The New Old-Time Religion
Evangelicals defy easy labels. Here's why--and why their numbers are growing
What would Jonathan Edwards think of suburban Chicago's Willow Creek Community Church, where every weekend some 17,000 congregants arrive in their Chevy Tahoes and Toyota minivans to worship in the enormous brick-and-glass auditorium? More specifically, what would the 18th-century Puritan preacher who penned the fire-and-brimstone sermon "Sinners in the Hands of an Angry God" make of "seeker-friendly" services that use "drama, multimedia, and contemporary music" to serve "individuals checking out what it really means to have a personal relationship with Jesus"? Gazing across the packed rows, would Edwards recognize the modern face of the religious movement that he played such a key role in launching?
On the 300th anniversary of the great theologian's birth, the questions are hardly academic. From Saddleback Church in Orange County, Calif., to Bellevue Baptist Church outside Memphis, evangelical megachurches dot the American landscape like the Wal-Marts, Home Depots, and other big-box stores that so many of them resemble. But this is only the most visible sign of the growing sway of evangelical Christianity, a tradition that includes both the Pentecostal and Southern Baptist churches, as well as an ever growing array of nondenominational and even some mainline Protestant congregations. From the White House and the halls of Congress to a vastly expanding spiritual self-help movement to the most vigorous Christian missionary effort in the developing world, the growing influence of evangelicalism is everywhere.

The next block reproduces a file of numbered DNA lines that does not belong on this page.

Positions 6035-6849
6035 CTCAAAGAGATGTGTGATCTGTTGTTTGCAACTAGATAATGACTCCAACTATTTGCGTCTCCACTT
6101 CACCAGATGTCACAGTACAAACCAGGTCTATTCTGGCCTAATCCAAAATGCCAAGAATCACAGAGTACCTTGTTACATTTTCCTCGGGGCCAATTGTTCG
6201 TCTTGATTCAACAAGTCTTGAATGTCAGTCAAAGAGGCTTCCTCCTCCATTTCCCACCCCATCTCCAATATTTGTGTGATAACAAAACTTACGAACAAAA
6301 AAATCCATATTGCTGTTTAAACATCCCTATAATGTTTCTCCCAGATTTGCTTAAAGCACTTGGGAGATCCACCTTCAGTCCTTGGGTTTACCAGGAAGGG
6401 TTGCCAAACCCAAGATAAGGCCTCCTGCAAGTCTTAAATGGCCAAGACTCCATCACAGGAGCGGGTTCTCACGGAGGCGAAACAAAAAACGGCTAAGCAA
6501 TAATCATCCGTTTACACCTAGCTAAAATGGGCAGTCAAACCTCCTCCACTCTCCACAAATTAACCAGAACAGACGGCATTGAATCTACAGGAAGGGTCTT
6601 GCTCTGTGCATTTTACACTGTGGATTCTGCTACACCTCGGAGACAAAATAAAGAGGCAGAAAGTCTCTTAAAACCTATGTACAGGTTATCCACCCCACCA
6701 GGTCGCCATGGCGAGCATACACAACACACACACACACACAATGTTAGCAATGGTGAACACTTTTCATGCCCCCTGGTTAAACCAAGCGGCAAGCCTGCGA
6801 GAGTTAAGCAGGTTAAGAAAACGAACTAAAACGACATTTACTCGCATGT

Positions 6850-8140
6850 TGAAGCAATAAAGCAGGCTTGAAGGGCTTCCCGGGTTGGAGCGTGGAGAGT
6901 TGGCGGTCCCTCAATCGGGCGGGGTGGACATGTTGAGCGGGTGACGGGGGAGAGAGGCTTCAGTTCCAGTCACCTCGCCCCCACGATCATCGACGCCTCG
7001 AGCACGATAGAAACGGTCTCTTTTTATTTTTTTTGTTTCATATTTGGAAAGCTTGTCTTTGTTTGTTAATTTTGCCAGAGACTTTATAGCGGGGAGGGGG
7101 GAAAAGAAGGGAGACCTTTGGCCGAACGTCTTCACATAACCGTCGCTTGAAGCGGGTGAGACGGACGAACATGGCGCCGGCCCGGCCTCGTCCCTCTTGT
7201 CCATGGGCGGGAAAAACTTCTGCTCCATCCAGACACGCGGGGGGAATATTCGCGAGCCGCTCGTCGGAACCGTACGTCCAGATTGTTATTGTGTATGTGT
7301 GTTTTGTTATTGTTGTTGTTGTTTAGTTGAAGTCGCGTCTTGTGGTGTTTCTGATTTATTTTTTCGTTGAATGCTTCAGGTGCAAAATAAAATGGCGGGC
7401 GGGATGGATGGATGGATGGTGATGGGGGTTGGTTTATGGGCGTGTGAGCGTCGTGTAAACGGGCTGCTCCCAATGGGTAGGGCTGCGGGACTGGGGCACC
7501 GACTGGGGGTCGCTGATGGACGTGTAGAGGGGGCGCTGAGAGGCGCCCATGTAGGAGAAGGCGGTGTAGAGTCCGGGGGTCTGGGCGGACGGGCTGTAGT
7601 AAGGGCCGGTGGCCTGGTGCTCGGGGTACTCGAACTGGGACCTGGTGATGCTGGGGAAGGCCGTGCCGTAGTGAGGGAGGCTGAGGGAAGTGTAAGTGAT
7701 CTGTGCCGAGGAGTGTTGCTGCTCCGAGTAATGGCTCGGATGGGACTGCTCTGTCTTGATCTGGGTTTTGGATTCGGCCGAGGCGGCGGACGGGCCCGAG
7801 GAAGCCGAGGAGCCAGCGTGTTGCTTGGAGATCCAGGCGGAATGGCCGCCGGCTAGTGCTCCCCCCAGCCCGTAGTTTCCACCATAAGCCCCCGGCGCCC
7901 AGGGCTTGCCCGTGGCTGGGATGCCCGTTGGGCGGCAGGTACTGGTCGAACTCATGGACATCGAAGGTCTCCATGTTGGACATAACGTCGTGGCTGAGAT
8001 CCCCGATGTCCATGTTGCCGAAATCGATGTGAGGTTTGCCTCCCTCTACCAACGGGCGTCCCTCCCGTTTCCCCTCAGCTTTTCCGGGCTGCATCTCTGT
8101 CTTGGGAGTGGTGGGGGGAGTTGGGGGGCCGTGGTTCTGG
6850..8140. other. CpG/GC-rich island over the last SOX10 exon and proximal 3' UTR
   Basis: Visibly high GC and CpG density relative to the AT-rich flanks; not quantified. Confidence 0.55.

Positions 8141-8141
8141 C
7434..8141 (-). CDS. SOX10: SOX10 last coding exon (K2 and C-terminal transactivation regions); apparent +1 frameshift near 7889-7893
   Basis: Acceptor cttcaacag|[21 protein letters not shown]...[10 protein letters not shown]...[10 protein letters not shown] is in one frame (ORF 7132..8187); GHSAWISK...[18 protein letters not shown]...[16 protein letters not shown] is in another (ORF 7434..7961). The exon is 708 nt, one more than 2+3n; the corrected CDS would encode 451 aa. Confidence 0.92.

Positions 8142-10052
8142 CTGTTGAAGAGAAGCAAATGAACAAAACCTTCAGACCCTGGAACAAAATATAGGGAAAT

Today, according to a Gallup survey, roughly 4 out of 10 Americans identify themselves as evangelical or born-again Christians. And, as Boston College sociologist Alan Wolfe argues in his book The Transformation of American Religion, many characteristics of the evangelical style--its strongly personalist and therapeutic tendencies, its market-savvy approaches to expanding the flock, and even a certain theological fuzziness--have permeated other faith traditions in America, including Roman Catholicism and Judaism. Wolfe says, only half facetiously, "We are all evangelicals now."
Even so, many outside the tradition still tend to reduce evangelicals, and particularly prominent leaders and televangelists, to a conveniently dismissible stereotype: Bible-thumping, intolerant know-nothings. But when researchers focus on ordinary evangelicals, as University of North Carolina-Chapel Hill sociologist Christian Smith does in his book Christian America? What Evangelicals Really Want, they find "more diversity, complexity, and ambivalence than conventional wisdom would lead us to expect." Take Laura Camp, a 26-year-old aspiring opera singer in Cherry Hill, N.J. Strongly opposed to abortion and gay marriage, Camp doesn't think the Gospel should be twisted to suit contemporary mores. Still, says the evangelical, who recently moved from a United Methodist to a Baptist church: "It's not my job to condemn--the Holy Spirit will take care of that. My job is to have a growing relationship with God."
Which is very close to what Jonathan Edwards wanted, too. Yet what exactly does an 18th-century New England Puritan have to do with a phenomenon that transcends denominational lines and emphasizes born-again conversion, Christ's redemptive role, the unerring authority of the Bible, and a commitment to taking the Gospel to others? The answer, quite simply, is a lot. George Marsden, a University of Notre Dame historian and author of Jonathan Edwards: A Life, put the matter squarely at a recent Library of Congress symposium: American history "recounted without its religious history or Edwards is like Moby Dick without the whale."